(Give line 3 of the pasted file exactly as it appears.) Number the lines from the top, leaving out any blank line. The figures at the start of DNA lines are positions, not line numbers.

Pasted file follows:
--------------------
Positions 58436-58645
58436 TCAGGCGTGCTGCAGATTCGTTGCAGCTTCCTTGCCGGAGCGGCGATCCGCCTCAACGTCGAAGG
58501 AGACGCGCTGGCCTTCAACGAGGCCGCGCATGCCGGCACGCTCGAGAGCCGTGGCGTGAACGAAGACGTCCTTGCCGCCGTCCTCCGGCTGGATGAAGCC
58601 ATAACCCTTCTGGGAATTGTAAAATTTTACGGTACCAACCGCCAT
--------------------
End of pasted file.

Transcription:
58501 AGACGCGCTGGCCTTCAACGAGGCCGCGCATGCCGGCACGCTCGAGAGCCGTGGCGTGAACGAAGACGTCCTTGCCGCCGTCCTCCGGCTGGATGAAGCC